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Upcoming Los Angeles Exhibition

At the end of February, we will see the opening of an exhibition of my latest paintings in Los Angeles at the Billis Williams Gallery. I have been working on tiny details for months now.

Memory: Facts and Fallacies No.2 paintig by Christopher Stott
Memory: Facts and Fallacies No.2 / 16 x 20 inches / oil on canvas / 2024 / on the easel

The subjects will be familiar to anyone who has seen my work before. Perhaps this time, you will catch new groupings of subjects with more contrast and depth in the lighting.

Memory: Facts and Fallacies No.3 painting by Christopher Stott
Memory: Facts and Fallacies No.3 / 18 x 24 inches / oil on canvas / 2024 / on the easel

In a word, the theme of this body of work would be Memory.

I will share more of the new paintings in the coming weeks.

American Art Collector October 2023

I am so happy to share the news that one of my paintings is on the cover of American Art Collector magazine’s October 2023 issue. Check out the feature below, where I talk about the recent work for my upcoming exhibition in New York City.

American Art Collector / October 2023

Over years of collecting, Christopher Stott has amassed roughly 100 clocks, 25 typewriters and 80 cameras, not to mention an array of colorful trunks and countless books. These, and a handful of other carefully vetted objects like old telephones and gumball machines, are the building blocks of his crisp still lifes.

These aren’t your run of the mill objects— some of his cameras are 120 years old, and Stott doesn’t collect or paint anything made after 1960.

“I’m lucky my wife sees value in everything I collect,” says Stott. “But every so often I’ll come home with a really expensive typewriter, and I’ll get a look like, ‘I hope that doesn’t sit around for three years before you paint it.’”

Rather than exude and evoke nostalgia for yesteryear, Stott’s pieces are matter of fact and straightforward—in positioning and tone. They are almost devoid of emotion, that is, until you start reading between their neat, orderly lines.

“If someone feels a sense of nostalgia that’s fine…I think it’s more a sense of melancholy,” Stott says, adding that the old cameras would often still have film in them. “It was so old it couldn’t be developed, but I would always think of who was using it and what they were doing and the circumstances of why the film was left inside the camera.”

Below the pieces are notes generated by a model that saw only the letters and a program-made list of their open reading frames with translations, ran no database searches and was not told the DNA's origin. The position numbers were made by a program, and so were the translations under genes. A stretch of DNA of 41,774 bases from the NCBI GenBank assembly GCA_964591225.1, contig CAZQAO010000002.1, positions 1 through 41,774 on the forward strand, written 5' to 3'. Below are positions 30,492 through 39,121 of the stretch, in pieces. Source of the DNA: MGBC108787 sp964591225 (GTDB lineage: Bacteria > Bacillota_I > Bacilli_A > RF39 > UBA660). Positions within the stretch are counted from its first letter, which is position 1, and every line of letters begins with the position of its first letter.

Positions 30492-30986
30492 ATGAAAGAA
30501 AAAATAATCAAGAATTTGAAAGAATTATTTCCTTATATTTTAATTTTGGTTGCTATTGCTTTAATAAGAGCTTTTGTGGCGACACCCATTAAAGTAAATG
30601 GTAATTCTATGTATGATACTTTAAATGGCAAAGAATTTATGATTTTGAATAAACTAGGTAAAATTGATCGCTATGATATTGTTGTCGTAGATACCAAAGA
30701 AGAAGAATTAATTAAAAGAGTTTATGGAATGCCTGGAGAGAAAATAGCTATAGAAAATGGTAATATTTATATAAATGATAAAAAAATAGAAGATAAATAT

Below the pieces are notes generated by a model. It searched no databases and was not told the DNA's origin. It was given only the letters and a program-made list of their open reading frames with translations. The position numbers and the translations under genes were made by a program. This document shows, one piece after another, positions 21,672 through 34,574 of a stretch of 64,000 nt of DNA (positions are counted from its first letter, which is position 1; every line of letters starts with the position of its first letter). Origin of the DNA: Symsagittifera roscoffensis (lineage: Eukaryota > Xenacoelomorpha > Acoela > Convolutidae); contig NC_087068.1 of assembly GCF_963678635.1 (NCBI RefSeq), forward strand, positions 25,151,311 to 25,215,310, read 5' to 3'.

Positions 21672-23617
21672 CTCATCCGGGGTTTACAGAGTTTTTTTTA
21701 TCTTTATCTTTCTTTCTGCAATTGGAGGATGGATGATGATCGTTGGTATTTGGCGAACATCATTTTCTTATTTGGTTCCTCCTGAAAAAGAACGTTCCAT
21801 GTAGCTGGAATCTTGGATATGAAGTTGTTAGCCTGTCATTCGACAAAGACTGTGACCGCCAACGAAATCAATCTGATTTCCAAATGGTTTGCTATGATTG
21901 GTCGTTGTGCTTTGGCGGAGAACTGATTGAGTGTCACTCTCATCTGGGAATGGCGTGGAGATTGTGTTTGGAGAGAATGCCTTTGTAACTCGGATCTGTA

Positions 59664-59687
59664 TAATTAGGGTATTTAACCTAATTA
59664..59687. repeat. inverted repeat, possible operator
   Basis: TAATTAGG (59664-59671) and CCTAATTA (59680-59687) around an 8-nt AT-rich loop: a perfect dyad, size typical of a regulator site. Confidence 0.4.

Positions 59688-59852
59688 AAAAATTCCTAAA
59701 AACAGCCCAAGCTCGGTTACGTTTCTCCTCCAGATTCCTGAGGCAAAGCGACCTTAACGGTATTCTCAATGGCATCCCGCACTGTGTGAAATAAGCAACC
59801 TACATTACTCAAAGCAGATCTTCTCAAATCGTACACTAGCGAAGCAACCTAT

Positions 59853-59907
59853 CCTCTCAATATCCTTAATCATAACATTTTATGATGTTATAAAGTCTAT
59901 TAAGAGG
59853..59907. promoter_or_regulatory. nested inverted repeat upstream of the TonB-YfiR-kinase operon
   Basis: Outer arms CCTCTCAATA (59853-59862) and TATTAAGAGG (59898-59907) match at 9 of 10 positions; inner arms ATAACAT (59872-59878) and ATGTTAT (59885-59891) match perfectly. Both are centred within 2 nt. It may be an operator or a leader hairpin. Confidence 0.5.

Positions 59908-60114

On the surface, the objects are simply beautiful forms. There is something satisfying and soothing in the symmetrical compositions, and the way the shapes fit together—the square trunks and camera cases offset by the circular faces of the clocks and camera lenses—into a visually pleasing arrangement of color, order and form.

The compositions and the act of painting them have a calming effect on the artist as well.

“Living in a world of chaos—from family life and beyond—it seems you can’t control anything,” says Stott. “In my painting practice, I can find a sense of control. I can create a sense of order and tidiness in my paintings. Painting slowly and intentionally is a form of meditation. It’s a calm place that I can actually exist in and when someone looks at my paintings I think they can get that sense of order and calmness as well.”

Stott often works on several pieces at once, allowing the canvases to strike up a dialogue. For instance, Wishing Well and 1938 Royal KHM Typewriter ended up representing different stages of life. The former has a glass full of colored pencils and primary school readers from the 1930s and ’40s; while the latter, with a typewriter and standard graphite pencils, has a more serious, adult feel.

At 40-by-30 inches, the works are slightly larger than life. Although he has been experimenting with aerial views, they are typically presented head-on, on a white shelf under high, bright light, suggestive of a product display. “I’m marrying the old traditions and techniques of the Dutch Masters with a modern advertising aesthetic,” he explains.

Stott’s renderings are a way of honoring these objects and the stories, like secrets, they contain. It extends beyond their appearance into the other sensory qualities associated with them—the musty smell of old books, the sound of a ticking clock, the punch of a typewriter key, the click of a camera, pencil on paper.

“That’s what I want people to see—there’s actually a life to these things,” he says. “[We’re so fixated on the latest technology] we’ve become almost completely blind to the stepping stones that got us here. I think the initial invention is the real breakthrough and then there’s everything that came after.”